brutal. and that the higher one looks in the organization the lower the percentage of women. that the salary gap widens over time. . an administrative judge ruled that Wal-Mart's conduct had been illegal. not millions. Four of the employees who voted in favor of the union were fired. But is Wal-Mart really any different from its competitors when it comes to treating its female employees fairly? An extensive search of cases against Target doesn't turn up any similar accusations. employees at a Wal-Mart tire and lube shop thought they had enough votes to unionize. stresses that. In 2000. and Wal-Mart stands out above all of them. such as individual store temperatures. (The company claims that the timing was coincidental and that the dismissals were unrelated. and pay me or some other lawyer to make it work. and while Costco does face a gender discrimination class action. "I'm the first to concede that the Costco case is nowhere in the same league as the Wal-Mart case. Again. the "hold people down and pay me or some other lawyer to make it work" method appears to have gained favor. but the goal of blocking the union had been achieved. Tate." We care. no union ever formed. however. Two Wal-Marts in Missouri were on the verge of organizing. and Walton called in a lawyer named John Tate to stop them. when workers in a Jacksonville. but a National Labor Relations Board judge disagreed. The plaintiffs contend. by then an executive vice president of the company."Plaintiffs present largely uncontested descriptive statistics which show that women working at Wal-Mart stores are paid less than men in every region. "I've done 50 class actions in my time. that pay disparities exist in most job categories." says Seligman. but the company fired one of the likely yes-voters and transferred in six likely novoters. 'You can approach this one of two ways: hold people down. that women take longer to enter management positions.'" Walton soon followed up with a management seminar called "We Care." and introduced a widely-praised profit-sharing plan. But it's hard to find one that has been more aggressive. Wal-Mart is appealing the case. Wal-Mart announced two weeks later that it would be closing its meat-cutting departments nationwide and switching to pre-cut meat. both in terms of the depth and pattern of discrimination and in their reaction to the charges. who is lead counsel on the gender discrimination cases against both Wal-Mart and Costco.) A year ago." began to call employees "associates. and openly hostile to unions than Wal-Mart. Wal-Mart is exceptional. but not that much Few discount retailers make it easy for workers to unionize. Or devote time and attention to proving to people that you care. Whether satisfaction or fear was at play. Texas. Sam Walton faced his first major union challenge in the 1960s. Brad Seligman. In 1989. described the events to Fortune: "I told [Walton]. meat-cutting department successfully voted to unionize. that a company in which headquarters chooses to regulate certain regional minutiae. also has the capacity to keep an eye on gender issues. it involves hundreds of women. even accounting for differences in size. Since Walton's death." Wal-Mart has argued that most of the decisions about hiring and promotion are decentralized. however.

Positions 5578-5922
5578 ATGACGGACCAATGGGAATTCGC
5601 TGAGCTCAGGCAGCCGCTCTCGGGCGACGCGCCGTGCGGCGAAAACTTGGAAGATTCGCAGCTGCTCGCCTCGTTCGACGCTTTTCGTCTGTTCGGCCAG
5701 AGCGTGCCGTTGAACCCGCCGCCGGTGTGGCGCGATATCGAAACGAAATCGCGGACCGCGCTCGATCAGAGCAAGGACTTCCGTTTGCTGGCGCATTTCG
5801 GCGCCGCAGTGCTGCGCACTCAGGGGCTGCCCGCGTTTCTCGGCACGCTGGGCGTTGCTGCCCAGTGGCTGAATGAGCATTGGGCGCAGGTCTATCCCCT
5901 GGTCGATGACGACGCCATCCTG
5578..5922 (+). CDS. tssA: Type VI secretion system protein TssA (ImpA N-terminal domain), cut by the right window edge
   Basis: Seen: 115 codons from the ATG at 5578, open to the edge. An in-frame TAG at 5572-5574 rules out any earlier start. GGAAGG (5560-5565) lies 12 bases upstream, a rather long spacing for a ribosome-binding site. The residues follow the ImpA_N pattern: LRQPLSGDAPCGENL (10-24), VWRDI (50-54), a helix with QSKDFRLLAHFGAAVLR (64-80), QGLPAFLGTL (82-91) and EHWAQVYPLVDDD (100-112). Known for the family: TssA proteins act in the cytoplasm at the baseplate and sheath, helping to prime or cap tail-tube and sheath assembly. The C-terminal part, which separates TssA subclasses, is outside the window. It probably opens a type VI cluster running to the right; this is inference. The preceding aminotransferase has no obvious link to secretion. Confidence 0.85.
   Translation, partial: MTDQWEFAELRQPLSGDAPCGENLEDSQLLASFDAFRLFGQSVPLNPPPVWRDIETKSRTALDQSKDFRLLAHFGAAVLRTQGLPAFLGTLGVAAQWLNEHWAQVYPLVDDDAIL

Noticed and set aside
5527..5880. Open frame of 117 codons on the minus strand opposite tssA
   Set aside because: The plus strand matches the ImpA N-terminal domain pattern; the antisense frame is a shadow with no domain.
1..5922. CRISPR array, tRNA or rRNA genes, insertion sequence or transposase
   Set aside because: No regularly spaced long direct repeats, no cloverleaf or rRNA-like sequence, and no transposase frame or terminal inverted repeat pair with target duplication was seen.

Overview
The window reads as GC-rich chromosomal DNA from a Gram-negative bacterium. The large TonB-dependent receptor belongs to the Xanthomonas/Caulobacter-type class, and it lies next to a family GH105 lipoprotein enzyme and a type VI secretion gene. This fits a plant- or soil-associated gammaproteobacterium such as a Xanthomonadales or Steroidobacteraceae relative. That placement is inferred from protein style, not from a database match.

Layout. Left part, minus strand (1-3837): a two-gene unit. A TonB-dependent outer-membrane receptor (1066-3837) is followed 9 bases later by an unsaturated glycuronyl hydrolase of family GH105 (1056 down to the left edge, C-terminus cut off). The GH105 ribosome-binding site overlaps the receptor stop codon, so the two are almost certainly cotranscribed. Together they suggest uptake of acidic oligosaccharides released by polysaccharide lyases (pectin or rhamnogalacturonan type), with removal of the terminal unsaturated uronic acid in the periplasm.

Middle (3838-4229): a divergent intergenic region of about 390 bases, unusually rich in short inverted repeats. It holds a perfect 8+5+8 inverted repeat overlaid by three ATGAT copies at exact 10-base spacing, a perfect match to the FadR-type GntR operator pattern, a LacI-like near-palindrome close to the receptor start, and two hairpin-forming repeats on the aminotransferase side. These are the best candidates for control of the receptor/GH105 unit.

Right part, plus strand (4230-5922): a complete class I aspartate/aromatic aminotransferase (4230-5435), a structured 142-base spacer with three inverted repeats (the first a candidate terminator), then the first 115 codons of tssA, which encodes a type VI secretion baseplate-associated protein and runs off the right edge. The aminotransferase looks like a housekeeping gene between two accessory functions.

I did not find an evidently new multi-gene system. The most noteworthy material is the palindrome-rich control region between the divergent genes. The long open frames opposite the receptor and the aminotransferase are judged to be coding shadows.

(c) Engaging in surveillance of the union activities of employees. agents. shall: 1. Increasingly. played a hard game. An excerpt from one of the decisions against Wal-Mart gives a sense of the extent of the violations: The Respondent. (d) Coercively interrogating employees concerning the union sympathies and support of other employees. The post-Sam era "Sam would have been proud" is the highest tribute that can be paid at the company Walton left behind. one of only two unionized Wal-Marts in North America (the other is also in Quebec). it's also clear that what the writer Barbara Ehrenreich termed the "Cult of Sam" has played a large role in its current woes. the NLRB or its administrative law judges have determined in at least 11 cases that Wal-Mart or individual Wal-Mart stores were engaging in unfair labor practices to prevent unionization.. stores even administer personality tests to applicants to screen out potential union sympathizers. but it can't impose criminal penalties or punitive damages. The incentives are too weak to keep companies from violating the law if they don't want to comply. Wal-Mart claimed the store was losing money.And in February 2005. (g) Transferring employees into the TLE to remedy employee complaints about inadequate staffing in order to undermine support for the Union." and representatives from the "People Division" in Bentonville are flown out at a moment's notice if there are any signs of union activity. the company announced that it would be closing a Wal-Mart in Quebec. Inc. Wal-Mart's strong-arm approach is the product of a simple cost-benefit analysis. Store managers are equipped with 56-page pamphlets titled "The Manager's Toolbox to Remaining Union Free. by contrast. Although Target and Kmart both take pains to head off workers who might organize a union -Costco. Walton. has some unionized employees -. "we have a law that is no longer serving its basic objective of providing people with the ability to organize. And Wal-Mart takes full advantage of such laxity. (f) Transferring employees into the TLE [Tire Lube and Express division] to dilute the support for the Union. Wal-Mart Stores. but he knew when to hold back. Cease and desist from (a) Promising to remedy employee concerns in an effort to undermine support for the Union. This is rather like telling a bank robber that the penalty for a failed heist is being required to return the money to the bank. according to the agency's website. explains. As Thomas Cochan. (h) Transferring employees out of the TLE in order to dilute the support for the Union. (b) Removing supervisors from their position in an effort to undermine support for the Union." The National Labor Relations Board can order an employer to rehire a terminated employee and to pay back wages. According to a 2004 report in The Nation. its officers.Wal-Mart still leads the competition. in his day. (e) Installing new equipment to remedy employee complaints in order to undermine support for the Union. but employees were treated . a professor at MIT's Sloan School of Management. though. both Target's and Costco's records appear to have remained clean. Unions were fiercely resisted. and assigns. Over the past 10 years. In that same period. successors. but it refused to release numbers.